Seventeen uses of the word “sick”, too many semi-colons: analysing Zayn Malik’s autobiography

The formality and reticence of Zayn: The Official Autobiography – which doesn’t once mention his former One Direction bandmates by name – jars with the singer’s handwritten lyrics and online presence.

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“I feel like there has been a lot said about me and why I left One Direction. At times it’s been difficult to get across what was going on in my head at that point in my life. I guess that’s why I’m writing this now. Not because I think I’m so great, or because the whole world needs to know about Zayn Malik, but so that, if you’re at all interested, you can understand a bit better why I did the things I did and where I’m at now. The fans deserve answers, so I’m going to try and give them. If you know anything at all about me, other than that I’m ‘that one who left 1D’, you probably know that I’m not usually one for talking. Interviews have never exactly been a talent of mine, and I tend to keep things quite private. But I’m going to show you as much as I can so that you can judge me on my own terms, not on what the press or anyone else says.”

That’s how Zayn Malik frames the act of writing his autobiography in its first chapter. It’s a funny sort of introduction, one that reminds me of the self-referential opening of Adventures of Huckleberry Finn: “You don’t know about me, without you have read a book by the name of The Adventures of Tom Sawyer; but that ain’t no matter.” Or maybe it’s more like The Catcher in the Rye: “If you really want to hear about it, the first thing you'll probably want to know is where I was born, an what my lousy childhood was like, and how my parents were occupied and all before they had me, and all that David Copperfield kind of crap, but I don't feel like going into it, if you want to know the truth. […] Besides, I'm not going to tell you my whole goddam autobiography or anything. I'll just tell you about this madman stuff that happened to me around last Christmas.”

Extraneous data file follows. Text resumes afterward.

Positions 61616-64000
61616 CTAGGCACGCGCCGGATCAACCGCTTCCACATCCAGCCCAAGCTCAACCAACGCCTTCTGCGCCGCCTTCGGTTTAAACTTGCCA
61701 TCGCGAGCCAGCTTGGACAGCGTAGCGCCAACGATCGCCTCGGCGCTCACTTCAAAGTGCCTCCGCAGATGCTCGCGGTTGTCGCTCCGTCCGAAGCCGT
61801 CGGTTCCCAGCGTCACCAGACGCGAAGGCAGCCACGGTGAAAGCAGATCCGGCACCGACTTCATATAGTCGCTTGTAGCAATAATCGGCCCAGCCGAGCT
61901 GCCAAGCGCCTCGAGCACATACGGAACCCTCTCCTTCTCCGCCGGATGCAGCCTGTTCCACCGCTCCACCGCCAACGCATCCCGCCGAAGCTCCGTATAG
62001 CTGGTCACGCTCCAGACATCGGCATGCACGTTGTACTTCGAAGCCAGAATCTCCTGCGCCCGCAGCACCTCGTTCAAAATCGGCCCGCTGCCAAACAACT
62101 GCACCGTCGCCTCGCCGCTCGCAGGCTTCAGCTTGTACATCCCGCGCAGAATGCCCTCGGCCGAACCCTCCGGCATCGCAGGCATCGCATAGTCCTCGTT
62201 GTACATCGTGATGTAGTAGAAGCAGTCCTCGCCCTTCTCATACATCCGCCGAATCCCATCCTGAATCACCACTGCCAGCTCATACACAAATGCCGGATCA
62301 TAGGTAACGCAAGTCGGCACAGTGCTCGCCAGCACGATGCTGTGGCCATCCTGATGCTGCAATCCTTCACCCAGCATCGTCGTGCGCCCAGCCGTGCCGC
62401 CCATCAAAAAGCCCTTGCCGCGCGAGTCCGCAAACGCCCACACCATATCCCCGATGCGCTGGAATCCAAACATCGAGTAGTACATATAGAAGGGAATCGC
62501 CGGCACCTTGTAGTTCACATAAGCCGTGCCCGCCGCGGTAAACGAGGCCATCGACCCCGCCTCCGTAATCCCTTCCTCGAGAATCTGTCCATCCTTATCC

Celebrity memoirs are a very specific phenomenon – an opportunity for the author to both reject and embrace gossip narratives. By staking claim to one narrative, you can rebuff alternative rumours swimming in the press, but the stories provided are equally prime tabloid fodder. Zayn’s autobiography has been no different – red tops have scoured the book for the most scandalous details (particularly anything to do with his engagement and break up with Little Mix’s Perrie Edwards), while broadsheets and music magazines fought over the most humanising excerpts (Zayn’s thoughts on his struggles with anxiety and disordered eating).

In short, the art of the celebrity memoir is to appear revelatory while revealing nothing – at least, nothing that could potentially paint the author in a bad light. That tension can make for a strange reading experience, one of sanitised intimacy. This is particularly precarious for an artist like Zayn – whose post-boy band narrative depends on his newfound “realness”. He now sells himself on the idea that he left an overly polished pop product in order to show the world his true self. That doesn’t leave much room for censorship or media gloss. But at the same time, Zayn’s fanbase remains young, and his success as a mainstream artist still depends on a level of palatability that a no-holds-barred tell-all would probably permanently damage.

The result is peculiar, indecisive prose, full of faint praise and restraint. Take this paragraph on his motives for leaving One Direction: